Following Dawkins, Charles Susanne (from ULB) spoke about the pressures on EU governments to stop the teaching of evolution, with creationist groups running a campaign of trying to insert creationism into school circumulm (with too much success in many cases).
As James Williams said "the Velociraptor looks decidedly uncomfortable with this situation"
James Williams (University of Sussex) followed this up with a very entertaining talk on the creationist literature that is sent out to schools, often deliberately hidden in book donations to libraries and designed to instill resistance towards evolution in kids minds by playing on the love kids have for dinosaurs - such as comic books with Jesus talking to velociraptors or cowboys attacking the last pterodactyl (no kidding, they actually claim the last pterodactyl was killed in 1890 by cowboys in Arizona). Once these exciting images are installed it becomes so difficult for mere fact to displace them. He had one line that just cracked me up. He was talking about how intelligent designers rely on the argument that if there is something that science doesn't currently have an answer for it must be the result of a creator:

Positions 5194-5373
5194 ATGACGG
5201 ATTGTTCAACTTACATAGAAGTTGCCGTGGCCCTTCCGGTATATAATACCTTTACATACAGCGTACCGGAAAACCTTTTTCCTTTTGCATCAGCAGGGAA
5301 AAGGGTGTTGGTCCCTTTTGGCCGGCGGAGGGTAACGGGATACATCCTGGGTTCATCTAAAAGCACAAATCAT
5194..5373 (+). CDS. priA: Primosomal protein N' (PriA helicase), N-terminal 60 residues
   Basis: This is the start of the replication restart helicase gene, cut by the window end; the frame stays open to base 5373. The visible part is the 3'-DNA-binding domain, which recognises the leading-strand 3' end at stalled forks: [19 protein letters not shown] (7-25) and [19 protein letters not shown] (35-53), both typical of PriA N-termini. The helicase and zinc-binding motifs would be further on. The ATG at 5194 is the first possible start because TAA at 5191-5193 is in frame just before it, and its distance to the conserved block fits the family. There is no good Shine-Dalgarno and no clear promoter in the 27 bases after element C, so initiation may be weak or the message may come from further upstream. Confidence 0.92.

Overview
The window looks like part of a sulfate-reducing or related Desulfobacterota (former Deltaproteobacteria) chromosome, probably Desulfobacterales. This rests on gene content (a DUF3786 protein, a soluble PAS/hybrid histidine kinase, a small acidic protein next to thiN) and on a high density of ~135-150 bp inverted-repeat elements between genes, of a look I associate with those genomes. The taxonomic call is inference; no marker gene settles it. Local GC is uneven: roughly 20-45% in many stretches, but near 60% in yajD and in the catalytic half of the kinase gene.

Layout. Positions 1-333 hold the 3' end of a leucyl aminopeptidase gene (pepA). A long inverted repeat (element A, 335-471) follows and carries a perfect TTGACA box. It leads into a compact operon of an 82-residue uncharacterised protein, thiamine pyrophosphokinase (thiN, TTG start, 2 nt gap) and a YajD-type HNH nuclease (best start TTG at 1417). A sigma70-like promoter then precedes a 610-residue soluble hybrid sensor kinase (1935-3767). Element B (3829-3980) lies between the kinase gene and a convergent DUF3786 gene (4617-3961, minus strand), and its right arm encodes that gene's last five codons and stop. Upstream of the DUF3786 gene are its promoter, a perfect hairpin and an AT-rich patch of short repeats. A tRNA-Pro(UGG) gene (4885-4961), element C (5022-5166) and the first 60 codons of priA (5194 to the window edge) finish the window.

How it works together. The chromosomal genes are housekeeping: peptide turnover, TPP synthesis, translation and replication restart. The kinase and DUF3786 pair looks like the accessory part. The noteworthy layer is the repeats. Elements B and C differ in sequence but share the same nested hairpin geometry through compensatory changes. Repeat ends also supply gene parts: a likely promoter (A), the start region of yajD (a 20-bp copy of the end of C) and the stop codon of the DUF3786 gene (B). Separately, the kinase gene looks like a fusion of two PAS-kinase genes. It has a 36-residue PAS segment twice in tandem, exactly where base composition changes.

"No, it just doesn't work like that. You then need to do research to see if there is or isn't a natural explanation for that phenomenon. I mean, a PhD student can't just say 'I have no idea what the answer to this research question is, therefore it must be due to intelligent design - may I have my diploma now?' If intelligent design wants to be a science it needs to research the questions before it labels them as unanswerable."